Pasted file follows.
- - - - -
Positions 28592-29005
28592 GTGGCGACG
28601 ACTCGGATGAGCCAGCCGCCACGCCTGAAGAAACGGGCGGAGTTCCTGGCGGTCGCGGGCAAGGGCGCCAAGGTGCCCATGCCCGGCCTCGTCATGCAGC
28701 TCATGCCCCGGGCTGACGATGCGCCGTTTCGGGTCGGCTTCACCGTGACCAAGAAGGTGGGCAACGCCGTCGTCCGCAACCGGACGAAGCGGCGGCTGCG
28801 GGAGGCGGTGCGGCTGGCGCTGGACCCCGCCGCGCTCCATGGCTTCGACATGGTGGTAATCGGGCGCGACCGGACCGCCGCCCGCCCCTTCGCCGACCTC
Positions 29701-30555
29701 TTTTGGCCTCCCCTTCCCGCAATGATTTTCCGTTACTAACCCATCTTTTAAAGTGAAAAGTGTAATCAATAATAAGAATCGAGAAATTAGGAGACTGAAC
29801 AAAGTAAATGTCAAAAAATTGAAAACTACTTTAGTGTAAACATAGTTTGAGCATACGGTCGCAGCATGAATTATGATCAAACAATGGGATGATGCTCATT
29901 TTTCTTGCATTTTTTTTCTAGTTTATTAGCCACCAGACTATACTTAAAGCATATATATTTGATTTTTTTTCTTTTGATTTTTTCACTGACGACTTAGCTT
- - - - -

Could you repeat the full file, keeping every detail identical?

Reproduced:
Positions 28592-29005
28592 GTGGCGACG
28601 ACTCGGATGAGCCAGCCGCCACGCCTGAAGAAACGGGCGGAGTTCCTGGCGGTCGCGGGCAAGGGCGCCAAGGTGCCCATGCCCGGCCTCGTCATGCAGC
28701 TCATGCCCCGGGCTGACGATGCGCCGTTTCGGGTCGGCTTCACCGTGACCAAGAAGGTGGGCAACGCCGTCGTCCGCAACCGGACGAAGCGGCGGCTGCG
28801 GGAGGCGGTGCGGCTGGCGCTGGACCCCGCCGCGCTCCATGGCTTCGACATGGTGGTAATCGGGCGCGACCGGACCGCCGCCCGCCCCTTCGCCGACCTC
Positions 29701-30555
29701 TTTTGGCCTCCCCTTCCCGCAATGATTTTCCGTTACTAACCCATCTTTTAAAGTGAAAAGTGTAATCAATAATAAGAATCGAGAAATTAGGAGACTGAAC
29801 AAAGTAAATGTCAAAAAATTGAAAACTACTTTAGTGTAAACATAGTTTGAGCATACGGTCGCAGCATGAATTATGATCAAACAATGGGATGATGCTCATT
29901 TTTCTTGCATTTTTTTTCTAGTTTATTAGCCACCAGACTATACTTAAAGCATATATATTTGATTTTTTTTCTTTTGATTTTTTCACTGACGACTTAGCTT